Skewed perception |

Skewed perception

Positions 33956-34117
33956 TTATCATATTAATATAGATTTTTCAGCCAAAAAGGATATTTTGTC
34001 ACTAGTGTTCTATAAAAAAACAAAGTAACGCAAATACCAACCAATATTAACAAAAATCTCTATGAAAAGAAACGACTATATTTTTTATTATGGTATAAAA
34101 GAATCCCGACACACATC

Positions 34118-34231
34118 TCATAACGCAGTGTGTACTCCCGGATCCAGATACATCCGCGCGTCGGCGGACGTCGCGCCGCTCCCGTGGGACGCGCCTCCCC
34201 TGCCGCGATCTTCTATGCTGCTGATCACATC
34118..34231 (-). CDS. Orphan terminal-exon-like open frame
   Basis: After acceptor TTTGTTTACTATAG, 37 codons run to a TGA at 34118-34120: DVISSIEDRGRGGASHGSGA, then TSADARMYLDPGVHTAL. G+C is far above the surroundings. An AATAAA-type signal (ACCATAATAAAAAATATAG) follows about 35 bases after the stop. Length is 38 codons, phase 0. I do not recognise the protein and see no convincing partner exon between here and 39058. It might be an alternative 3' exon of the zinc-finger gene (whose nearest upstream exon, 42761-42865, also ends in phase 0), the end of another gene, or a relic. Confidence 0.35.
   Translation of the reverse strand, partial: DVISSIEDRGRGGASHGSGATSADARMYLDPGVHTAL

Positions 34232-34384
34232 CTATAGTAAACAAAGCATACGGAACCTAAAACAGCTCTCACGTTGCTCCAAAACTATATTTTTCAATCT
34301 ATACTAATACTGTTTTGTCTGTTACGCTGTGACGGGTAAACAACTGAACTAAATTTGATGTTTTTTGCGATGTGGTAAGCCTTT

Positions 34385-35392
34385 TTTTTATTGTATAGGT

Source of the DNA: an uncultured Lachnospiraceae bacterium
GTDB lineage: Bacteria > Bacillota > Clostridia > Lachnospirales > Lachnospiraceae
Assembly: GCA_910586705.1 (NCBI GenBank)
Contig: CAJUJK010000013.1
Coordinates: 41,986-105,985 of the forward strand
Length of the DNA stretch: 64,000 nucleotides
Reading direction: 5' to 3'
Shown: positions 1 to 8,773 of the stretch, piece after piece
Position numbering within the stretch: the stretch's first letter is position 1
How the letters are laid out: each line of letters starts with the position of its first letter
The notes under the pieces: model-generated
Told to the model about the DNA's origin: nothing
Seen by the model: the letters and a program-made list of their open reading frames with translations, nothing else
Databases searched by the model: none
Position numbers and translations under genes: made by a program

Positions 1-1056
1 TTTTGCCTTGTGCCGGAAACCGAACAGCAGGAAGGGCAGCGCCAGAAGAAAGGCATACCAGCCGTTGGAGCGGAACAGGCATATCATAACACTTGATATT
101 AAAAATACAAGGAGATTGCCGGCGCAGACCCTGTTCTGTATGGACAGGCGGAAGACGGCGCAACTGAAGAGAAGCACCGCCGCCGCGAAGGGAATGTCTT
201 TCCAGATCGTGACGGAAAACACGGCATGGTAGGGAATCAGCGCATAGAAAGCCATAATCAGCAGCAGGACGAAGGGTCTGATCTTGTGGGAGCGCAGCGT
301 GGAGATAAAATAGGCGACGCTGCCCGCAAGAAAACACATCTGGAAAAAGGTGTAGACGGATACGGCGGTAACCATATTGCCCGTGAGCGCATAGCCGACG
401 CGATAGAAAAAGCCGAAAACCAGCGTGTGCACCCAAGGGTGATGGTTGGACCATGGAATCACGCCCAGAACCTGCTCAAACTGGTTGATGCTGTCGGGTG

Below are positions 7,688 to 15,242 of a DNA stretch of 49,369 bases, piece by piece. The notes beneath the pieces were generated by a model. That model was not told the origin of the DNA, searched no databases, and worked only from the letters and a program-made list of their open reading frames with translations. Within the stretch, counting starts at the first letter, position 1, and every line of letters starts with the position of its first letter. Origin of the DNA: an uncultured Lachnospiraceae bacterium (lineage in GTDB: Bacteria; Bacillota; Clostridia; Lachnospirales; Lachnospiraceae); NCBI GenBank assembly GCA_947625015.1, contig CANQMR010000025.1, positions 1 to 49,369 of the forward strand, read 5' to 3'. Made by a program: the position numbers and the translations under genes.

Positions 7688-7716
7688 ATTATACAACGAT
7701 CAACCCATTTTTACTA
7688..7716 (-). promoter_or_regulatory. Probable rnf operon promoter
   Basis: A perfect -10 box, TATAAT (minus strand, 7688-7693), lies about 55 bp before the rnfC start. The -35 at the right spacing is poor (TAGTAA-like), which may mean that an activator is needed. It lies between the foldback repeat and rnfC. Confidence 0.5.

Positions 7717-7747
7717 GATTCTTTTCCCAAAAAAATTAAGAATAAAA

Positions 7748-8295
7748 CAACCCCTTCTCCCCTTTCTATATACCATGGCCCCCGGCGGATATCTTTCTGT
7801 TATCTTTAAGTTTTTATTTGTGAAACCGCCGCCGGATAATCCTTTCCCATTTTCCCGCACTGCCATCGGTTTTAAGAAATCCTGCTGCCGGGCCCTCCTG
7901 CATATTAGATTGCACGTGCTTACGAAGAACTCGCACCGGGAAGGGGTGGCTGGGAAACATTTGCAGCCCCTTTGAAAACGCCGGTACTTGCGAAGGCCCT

Dear Editor:When the lecture by Dr. Hamid was announced, I was eager to attend and hear what he had to say about the roots of Islamic terrorism. His description of his own recruitment and subsequent rejection of jihad was fascinating. I was also intrigued by his explanation of the psychological coercion used to recruit young Muslims to jihad, as I have often wondered how these men and women can justify such horrific violence against innocent civilians. Certainly there is a cultish phenomenon at work, which he described very well.However, I must respectfully disagree with Dr. Hamid’s assessment of the role of U.S. policy in the terrorist’s choice of targets. When I asked why the U.S. was so hated, and targeted over places like Canada or Scandinavian countries, he said that U.S. power made us an attractive target. In addition, the freedom we give to Muslims in America made us appear weak.By that measure, the solution would be to dissolve our military, declare pacifism and deny basic civil rights to all U.S. Muslims. But no, Dr. Hamid says, if we want to defeat terrorism, we must be stronger, more brutal, and most importantly continue the war in Iraq, but with even more troops and force. This is not the message most moderate Muslims and Islamic scholars are projecting.If Dr. Hamid had presented a more well-rounded view of the jihadist movement that included the various complex motivations, I would give his appearance in Aspen more credence and commend the local members of ALERT for bringing a better understanding of the issues to our community.But his perspective was so skewed to one side, and he was so quick to dismiss any culpability by the U.S. and Israel, it leads me to suspect that this was a ploy to disseminate anti-Islamic propaganda, and absolve the U.S. of any responsibility to promote peaceful relations and just policies in the Middle East.Presenting the cause of terrorism as a one-dimensional vilification of the Islamic religion goes against the professional assessment of every foreign-relations expert, the 9/11 commission report’s findings, and the testimony of members of al-Qaida including Osama bin Laden himself.Without recognition of the fact that there is a connection between our policies and terrorism, we cannot begin to prevent it. Perpetual military action in the Middle East that causes death and suffering to so many civilians is not going to solve the problem, and according to al-Qaida’s numerous declarations, will only accelerate it.Sue GrayCarbondale

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